OFFICIAL figures today confirmed that 2015 was the toughest GCSE year for many a moon for Wigan schools.
For the first time in more than a decade, league tables show that more secondaries in the borough experienced a drop in the benchmark five or more A* to C grades (including English and maths) than saw a rise.
Tougher exams, a greater concentration on course work and the gradual scrapping of November sittings of the exams - so that candidates get two bites at them - have all led to an end in what was a long, upward trajectory for grades.
Overall the borough’s A* to C average - also known as 5EM - came down slightly last summer to 57.6 per cent from the 2014 average of 58 per cent, but that is still nearly four per cent higher than the national average.
The usual schools were vying for top position in the borough standings and this time round it was Standish High School which won out with 79 per cent of exams sat there achieving at least a C.
It knocked St Peter’s High from its customary place at the head of the table, although the Orrell school’s 78 per cent was hardly a disaster.
The 2014 5EM for Standish was a very untypical 59 per cent.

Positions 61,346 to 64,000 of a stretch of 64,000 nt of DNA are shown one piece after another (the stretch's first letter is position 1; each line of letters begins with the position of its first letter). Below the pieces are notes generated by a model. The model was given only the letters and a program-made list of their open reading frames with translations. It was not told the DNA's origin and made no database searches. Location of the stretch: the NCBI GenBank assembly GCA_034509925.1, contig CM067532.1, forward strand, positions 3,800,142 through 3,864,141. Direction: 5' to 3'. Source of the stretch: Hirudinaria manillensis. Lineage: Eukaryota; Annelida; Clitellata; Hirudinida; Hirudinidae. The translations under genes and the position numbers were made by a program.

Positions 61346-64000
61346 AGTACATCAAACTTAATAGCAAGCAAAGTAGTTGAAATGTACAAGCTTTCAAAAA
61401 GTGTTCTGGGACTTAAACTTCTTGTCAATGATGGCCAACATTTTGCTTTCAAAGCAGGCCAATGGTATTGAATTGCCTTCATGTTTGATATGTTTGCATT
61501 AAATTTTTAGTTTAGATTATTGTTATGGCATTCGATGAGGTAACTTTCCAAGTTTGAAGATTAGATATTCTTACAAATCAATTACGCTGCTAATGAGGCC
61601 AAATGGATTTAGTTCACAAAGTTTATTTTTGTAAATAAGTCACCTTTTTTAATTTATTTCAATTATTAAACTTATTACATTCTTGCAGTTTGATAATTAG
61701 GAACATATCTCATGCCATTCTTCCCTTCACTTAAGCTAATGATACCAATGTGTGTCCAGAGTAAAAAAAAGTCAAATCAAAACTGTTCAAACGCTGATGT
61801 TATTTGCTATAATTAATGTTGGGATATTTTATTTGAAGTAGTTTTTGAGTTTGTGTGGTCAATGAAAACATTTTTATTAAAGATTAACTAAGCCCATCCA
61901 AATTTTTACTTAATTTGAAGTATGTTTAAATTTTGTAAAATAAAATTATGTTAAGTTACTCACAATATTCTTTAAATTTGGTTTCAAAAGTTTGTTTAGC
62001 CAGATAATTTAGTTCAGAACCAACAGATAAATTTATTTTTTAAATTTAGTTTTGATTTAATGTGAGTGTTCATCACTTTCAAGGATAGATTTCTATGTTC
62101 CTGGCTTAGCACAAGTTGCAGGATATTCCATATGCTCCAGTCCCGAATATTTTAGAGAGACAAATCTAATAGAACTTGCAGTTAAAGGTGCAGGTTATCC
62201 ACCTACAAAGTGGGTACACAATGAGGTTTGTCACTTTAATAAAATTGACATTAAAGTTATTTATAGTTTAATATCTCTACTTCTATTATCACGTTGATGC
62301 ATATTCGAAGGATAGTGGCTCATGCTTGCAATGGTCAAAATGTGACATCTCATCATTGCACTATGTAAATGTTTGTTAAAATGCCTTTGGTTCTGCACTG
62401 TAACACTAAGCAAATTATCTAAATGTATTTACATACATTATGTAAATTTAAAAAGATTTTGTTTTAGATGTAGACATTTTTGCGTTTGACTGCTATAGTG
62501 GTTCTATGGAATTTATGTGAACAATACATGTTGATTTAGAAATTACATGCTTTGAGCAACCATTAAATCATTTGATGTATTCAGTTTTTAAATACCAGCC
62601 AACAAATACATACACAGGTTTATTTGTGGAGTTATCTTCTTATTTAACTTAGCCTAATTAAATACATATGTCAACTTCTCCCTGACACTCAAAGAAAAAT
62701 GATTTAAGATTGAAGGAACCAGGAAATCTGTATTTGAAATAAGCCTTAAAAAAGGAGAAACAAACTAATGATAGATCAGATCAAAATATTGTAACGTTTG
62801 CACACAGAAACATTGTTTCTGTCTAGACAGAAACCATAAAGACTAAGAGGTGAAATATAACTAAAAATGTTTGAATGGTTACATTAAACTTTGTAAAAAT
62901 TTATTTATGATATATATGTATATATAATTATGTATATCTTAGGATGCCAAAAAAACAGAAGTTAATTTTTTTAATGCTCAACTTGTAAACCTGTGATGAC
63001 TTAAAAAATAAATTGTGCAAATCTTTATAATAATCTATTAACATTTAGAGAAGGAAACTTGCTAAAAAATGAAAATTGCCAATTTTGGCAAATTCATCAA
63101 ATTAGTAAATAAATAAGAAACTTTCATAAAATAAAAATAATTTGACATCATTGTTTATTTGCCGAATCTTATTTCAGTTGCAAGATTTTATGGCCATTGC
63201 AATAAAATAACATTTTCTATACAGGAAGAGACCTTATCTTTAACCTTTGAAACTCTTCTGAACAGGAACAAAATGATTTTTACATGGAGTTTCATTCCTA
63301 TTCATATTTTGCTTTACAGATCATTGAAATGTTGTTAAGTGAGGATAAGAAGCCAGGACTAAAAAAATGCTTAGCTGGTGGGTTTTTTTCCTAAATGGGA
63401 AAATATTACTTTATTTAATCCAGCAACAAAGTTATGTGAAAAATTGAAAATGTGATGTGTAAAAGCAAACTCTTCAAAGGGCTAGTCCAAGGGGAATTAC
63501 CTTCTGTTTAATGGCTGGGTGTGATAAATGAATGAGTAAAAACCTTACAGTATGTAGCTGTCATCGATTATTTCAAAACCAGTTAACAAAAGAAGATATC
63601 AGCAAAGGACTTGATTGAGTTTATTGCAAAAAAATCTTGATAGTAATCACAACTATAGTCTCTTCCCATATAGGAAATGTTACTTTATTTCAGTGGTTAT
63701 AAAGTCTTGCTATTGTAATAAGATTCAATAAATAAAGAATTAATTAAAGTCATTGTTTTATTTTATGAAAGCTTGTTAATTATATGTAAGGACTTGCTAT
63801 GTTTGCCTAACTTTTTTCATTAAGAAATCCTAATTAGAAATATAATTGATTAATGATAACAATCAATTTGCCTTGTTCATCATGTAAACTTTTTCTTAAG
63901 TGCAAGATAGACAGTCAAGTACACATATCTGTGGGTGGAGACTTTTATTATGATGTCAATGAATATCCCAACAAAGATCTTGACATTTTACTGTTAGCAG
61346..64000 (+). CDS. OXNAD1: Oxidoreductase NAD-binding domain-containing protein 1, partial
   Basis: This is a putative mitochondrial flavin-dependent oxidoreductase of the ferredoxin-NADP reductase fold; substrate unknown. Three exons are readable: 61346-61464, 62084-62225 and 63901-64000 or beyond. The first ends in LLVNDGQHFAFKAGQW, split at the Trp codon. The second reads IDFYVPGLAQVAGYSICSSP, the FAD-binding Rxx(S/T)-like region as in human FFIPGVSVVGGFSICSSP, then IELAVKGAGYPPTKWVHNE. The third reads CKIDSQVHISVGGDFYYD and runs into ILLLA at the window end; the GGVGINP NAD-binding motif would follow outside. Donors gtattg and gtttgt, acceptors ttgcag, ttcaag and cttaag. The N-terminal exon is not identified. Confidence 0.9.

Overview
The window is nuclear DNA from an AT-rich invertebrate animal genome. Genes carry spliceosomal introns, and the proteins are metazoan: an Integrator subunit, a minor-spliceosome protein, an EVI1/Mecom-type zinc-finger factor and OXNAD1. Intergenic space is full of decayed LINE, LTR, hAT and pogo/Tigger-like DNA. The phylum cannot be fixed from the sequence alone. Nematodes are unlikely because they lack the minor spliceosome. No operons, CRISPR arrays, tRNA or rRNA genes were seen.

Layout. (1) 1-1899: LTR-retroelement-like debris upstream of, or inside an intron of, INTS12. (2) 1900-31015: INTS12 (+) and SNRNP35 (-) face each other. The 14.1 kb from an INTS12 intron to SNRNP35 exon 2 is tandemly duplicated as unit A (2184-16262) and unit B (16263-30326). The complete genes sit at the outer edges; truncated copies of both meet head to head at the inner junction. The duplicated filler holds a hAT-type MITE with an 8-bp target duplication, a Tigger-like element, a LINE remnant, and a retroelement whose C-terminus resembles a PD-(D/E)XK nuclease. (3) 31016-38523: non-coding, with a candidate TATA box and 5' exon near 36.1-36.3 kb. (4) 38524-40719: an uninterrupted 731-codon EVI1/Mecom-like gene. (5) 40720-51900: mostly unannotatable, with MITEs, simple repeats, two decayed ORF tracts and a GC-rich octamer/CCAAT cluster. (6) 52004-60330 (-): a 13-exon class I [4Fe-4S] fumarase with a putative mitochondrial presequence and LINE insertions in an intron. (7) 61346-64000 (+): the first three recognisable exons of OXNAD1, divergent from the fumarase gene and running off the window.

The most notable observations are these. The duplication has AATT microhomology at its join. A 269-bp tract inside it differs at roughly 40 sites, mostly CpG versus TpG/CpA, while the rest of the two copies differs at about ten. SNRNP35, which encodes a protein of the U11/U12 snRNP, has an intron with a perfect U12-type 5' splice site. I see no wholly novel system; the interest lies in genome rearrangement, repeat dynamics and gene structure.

But that is because, unlike other schools during the last academic year which pulled out, it pressed ahead with entering students for November exams as well as May. Last year’s grades were the first to be judged only on their first sitting.
When the exams sat by Standish pupils in the following summer are taken into account, the figure goes up to 72.
But that still means their grades in 2015 rose by six per cent when most schools were seeing grades fall.
Standish’s deputy headteacher Lindsay Barker said: “We are clearly delighted with the figures. These were outstanding results which reflect the progress each student made in 2015. They also reflect the hard work of staff, governors and parents working together with the students. We are very ambitious for all our students and hope for even greater success this coming year.
“Because of these results a lot of our students have been able to achieve the destinations of their choice post-16, including the sixth form colleges they wanted to attend.”
November entry exams have now been scrapped.
In all six schools saw their grades rise last summer, spectacularly so in some cases. Hindley High’s five or more higher grades figure shot up from 40 to 54 while Bedford High at Leigh rose from 48 to 57.
But 11 schools’ 5EM average went down, some by quite significant amounts. Cansfield’s dropped from 63 to 47, The Deanery’s fell from 69 to 58 and Hawkley Hall High School, which had enjoyed a terrific improvement in grades over several years to become one of the borough’s best and turned into an academy in the process, saw the A* to C figure plummet from 75 per cent to 57.